“Book review My small book of poems”
By Paul Oliveri & the Queensland writers centre
Copyright © Paul Oliveri 2007
At just 21 pages long Dave Delaney’s My short book of poems is one of contemporary societies rare examples of the name reflecting the product you get, but short in this case is far from a fleeting glance into the life of this 53 year old first time author.
The themes covered by this ex-furniture removalist come poet reflect the pre-multicultural Australiana ideology that infiltrated my schooling in the early seventies, but this man makes it real. Subjects such as outback tracks seen through the windshield of a removal truck come alive with what is obviously hundreds of hours of personal viewing experience, all described through the eyes of a truckie. In fact all of the diverse subject matter from the wet season in the far north to the barren Westwood Pub and the love of a good dog reflect one bloke’s life experience.
Predictably, for a man who has been surrounded by war veterans from World War II to Vietnam there are a couple of poems on the Australian digger. The majority of the accolades and publicity for this tantalisingly short book have come from the poem Diggers, a moving tribute that is skilfully written to include the experiences of veterans from World War II, Korea and Vietnam. Only recently has the author overcome his trepidation of the spotlight and performed this 36 line homage at a number of ceremonies.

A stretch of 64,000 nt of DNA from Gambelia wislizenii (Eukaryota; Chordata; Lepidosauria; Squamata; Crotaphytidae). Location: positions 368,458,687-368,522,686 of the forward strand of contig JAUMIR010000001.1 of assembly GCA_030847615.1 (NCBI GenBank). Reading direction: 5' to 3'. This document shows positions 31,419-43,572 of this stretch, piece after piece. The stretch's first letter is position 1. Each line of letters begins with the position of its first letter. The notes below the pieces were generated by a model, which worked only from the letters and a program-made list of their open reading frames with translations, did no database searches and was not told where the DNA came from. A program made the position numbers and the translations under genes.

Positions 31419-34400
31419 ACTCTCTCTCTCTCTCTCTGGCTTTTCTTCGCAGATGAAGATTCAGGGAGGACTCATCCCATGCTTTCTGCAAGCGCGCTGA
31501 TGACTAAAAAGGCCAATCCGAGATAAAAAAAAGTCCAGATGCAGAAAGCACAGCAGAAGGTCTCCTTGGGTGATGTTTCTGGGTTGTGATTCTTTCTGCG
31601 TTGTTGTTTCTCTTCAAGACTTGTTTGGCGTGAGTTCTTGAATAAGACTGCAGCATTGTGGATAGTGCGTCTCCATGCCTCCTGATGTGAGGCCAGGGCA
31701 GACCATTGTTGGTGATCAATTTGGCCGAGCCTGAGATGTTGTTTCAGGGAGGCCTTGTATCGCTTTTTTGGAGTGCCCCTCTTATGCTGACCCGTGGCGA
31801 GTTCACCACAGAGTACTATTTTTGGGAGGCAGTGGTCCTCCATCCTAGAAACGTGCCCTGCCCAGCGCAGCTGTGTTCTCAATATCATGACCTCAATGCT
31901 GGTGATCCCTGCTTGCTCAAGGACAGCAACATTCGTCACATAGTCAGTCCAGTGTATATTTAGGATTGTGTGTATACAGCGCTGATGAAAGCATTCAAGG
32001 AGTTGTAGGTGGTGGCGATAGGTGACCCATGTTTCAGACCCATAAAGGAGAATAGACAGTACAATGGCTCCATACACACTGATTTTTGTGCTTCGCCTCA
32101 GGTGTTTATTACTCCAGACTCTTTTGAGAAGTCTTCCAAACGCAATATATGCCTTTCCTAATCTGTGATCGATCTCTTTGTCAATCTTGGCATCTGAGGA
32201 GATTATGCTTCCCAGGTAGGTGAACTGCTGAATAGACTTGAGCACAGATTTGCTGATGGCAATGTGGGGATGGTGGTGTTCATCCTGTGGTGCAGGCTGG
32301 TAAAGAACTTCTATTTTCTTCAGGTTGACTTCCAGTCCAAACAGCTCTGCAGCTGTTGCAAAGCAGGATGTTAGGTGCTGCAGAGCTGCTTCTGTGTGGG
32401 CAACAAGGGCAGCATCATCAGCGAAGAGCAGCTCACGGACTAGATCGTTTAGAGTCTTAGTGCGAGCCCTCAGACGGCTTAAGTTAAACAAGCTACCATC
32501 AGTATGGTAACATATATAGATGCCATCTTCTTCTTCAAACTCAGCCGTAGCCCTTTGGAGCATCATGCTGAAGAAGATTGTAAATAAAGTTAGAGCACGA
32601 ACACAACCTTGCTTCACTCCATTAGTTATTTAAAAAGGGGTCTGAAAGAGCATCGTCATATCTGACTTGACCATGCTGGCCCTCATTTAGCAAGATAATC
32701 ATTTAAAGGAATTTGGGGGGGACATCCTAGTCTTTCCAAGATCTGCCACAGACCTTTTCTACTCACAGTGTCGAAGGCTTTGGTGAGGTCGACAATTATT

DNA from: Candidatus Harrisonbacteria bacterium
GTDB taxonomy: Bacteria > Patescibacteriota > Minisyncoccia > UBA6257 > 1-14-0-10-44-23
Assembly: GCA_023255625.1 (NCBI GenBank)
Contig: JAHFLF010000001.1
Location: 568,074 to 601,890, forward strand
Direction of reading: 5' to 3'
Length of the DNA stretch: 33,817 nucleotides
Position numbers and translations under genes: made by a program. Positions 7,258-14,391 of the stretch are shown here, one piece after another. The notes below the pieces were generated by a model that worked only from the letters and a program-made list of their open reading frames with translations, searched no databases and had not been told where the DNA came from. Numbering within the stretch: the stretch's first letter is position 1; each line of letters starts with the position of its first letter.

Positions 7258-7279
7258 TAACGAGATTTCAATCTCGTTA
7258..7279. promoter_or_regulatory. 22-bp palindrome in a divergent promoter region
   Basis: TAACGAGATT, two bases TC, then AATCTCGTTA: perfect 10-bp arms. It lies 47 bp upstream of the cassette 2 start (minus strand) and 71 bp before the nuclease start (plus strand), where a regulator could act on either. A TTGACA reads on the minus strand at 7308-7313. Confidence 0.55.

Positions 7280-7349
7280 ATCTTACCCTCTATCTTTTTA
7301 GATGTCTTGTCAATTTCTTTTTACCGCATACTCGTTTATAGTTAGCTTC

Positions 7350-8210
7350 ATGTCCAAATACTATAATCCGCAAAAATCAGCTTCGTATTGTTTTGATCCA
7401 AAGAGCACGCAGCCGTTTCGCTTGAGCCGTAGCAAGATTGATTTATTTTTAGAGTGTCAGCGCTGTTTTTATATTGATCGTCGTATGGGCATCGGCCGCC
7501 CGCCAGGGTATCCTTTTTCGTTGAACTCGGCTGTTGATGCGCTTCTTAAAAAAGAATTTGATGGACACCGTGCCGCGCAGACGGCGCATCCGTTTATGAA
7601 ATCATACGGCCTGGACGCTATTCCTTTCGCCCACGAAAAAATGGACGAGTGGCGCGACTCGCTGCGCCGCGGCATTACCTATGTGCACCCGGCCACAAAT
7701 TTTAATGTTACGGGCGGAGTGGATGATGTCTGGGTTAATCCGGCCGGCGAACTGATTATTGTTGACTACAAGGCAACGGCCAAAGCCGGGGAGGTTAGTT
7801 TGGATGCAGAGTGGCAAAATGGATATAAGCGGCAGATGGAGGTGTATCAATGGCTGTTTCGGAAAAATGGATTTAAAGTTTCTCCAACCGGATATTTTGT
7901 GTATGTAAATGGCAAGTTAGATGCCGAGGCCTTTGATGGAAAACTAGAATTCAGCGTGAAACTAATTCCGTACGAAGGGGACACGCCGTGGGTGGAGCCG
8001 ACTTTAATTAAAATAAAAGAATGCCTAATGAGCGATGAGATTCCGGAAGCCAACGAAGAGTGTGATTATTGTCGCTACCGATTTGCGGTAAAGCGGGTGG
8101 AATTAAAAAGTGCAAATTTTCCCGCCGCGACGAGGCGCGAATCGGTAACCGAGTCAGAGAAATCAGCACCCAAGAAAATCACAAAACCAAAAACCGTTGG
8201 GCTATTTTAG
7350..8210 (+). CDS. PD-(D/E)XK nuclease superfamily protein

With a brief subject matter description such as the above some will have already pigeon holed this akubra owning, Jackie Howe singlet wearing, largely uneducated, self published author into the blokey bloke category. This would be a mistake. Toward the end of the book poems such as I’m sorry my girls, My time and The old man show a man who is tender, loving and regretful. Regretful that although he loves his children he hasn’t broken free from the stereotypical mould of the Aussie bloke and demonstrated this both verbally and physically. Regretful that he has spent so much time on the road and missed so many milestones during their young lives.
While I consider the writing skilful and of an extremely good standard without knowing this author I would never have picked the book up off the shelf. Dave has made a common self-published author mistake of having what I consider to be an un-enticing cover, but while I would never have picked this book off the shelf you should.